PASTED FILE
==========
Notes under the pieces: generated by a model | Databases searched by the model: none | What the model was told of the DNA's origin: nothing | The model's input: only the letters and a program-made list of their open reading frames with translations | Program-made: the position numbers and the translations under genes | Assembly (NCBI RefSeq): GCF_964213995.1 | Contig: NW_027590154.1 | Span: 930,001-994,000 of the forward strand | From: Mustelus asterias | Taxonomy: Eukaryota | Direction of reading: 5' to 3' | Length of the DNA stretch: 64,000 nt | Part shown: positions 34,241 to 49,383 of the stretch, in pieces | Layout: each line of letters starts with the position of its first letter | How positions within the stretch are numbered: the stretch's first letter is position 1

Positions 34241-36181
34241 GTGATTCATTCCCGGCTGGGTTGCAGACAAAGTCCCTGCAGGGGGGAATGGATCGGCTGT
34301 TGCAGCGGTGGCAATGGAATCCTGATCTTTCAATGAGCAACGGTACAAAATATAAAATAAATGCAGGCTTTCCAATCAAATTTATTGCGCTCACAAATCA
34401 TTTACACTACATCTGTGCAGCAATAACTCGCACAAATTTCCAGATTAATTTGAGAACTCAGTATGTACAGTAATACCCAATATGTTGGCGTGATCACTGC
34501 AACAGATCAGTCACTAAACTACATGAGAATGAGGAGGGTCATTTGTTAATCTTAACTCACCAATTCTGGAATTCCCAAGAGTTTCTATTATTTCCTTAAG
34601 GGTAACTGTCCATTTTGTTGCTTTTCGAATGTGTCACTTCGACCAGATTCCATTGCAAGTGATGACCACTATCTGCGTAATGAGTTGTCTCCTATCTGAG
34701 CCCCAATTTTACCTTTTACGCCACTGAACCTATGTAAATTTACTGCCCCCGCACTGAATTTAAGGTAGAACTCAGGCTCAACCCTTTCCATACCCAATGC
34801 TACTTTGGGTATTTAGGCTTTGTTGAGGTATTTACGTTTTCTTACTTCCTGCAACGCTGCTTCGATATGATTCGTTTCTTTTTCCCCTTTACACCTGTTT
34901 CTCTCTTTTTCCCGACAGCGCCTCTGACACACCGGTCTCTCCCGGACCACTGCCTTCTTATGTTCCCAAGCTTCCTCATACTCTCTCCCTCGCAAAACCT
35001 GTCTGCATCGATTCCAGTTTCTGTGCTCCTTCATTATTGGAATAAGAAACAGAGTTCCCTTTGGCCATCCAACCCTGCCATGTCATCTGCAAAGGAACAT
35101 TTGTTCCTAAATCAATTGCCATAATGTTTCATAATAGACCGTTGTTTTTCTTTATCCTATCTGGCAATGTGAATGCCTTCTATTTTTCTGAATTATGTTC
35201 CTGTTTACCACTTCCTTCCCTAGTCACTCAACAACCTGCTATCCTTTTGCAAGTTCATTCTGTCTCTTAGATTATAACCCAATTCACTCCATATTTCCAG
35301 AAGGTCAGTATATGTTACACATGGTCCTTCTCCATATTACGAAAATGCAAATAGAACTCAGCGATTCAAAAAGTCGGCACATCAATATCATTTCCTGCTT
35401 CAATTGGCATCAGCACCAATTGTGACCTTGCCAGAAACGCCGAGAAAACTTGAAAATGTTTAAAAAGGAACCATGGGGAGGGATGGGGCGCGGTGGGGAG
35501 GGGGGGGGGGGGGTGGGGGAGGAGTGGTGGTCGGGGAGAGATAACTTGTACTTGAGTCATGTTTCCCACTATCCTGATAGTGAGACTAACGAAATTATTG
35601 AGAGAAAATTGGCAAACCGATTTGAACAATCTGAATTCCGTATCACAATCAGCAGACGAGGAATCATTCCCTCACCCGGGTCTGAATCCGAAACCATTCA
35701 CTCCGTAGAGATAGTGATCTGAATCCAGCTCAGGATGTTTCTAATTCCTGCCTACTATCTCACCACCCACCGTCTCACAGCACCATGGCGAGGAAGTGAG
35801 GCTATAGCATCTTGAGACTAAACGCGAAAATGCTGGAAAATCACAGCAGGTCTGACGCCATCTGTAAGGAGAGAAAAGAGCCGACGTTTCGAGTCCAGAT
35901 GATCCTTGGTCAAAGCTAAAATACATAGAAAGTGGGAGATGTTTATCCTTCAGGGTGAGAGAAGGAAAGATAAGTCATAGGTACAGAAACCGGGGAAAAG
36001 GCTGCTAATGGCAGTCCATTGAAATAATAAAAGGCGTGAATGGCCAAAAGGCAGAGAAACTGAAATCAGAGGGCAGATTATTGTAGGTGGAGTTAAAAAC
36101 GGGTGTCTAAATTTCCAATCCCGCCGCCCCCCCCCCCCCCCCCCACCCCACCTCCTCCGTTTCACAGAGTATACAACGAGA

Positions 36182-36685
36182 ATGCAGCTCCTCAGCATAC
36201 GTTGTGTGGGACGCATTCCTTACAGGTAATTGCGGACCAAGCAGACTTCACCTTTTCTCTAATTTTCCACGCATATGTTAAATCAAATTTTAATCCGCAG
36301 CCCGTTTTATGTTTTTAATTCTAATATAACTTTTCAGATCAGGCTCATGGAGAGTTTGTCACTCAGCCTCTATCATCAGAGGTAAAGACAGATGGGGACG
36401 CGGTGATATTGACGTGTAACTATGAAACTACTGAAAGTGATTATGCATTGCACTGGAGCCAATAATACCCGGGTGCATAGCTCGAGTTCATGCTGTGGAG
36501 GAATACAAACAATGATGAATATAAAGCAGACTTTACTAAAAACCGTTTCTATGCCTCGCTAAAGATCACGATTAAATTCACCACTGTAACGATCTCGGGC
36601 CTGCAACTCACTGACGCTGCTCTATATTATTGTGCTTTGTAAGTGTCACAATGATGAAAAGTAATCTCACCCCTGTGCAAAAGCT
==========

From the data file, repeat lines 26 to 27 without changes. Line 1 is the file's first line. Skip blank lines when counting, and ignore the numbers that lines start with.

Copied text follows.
36301 CCCGTTTTATGTTTTTAATTCTAATATAACTTTTCAGATCAGGCTCATGGAGAGTTTGTCACTCAGCCTCTATCATCAGAGGTAAAGACAGATGGGGACG
36401 CGGTGATATTGACGTGTAACTATGAAACTACTGAAAGTGATTATGCATTGCACTGGAGCCAATAATACCCGGGTGCATAGCTCGAGTTCATGCTGTGGAG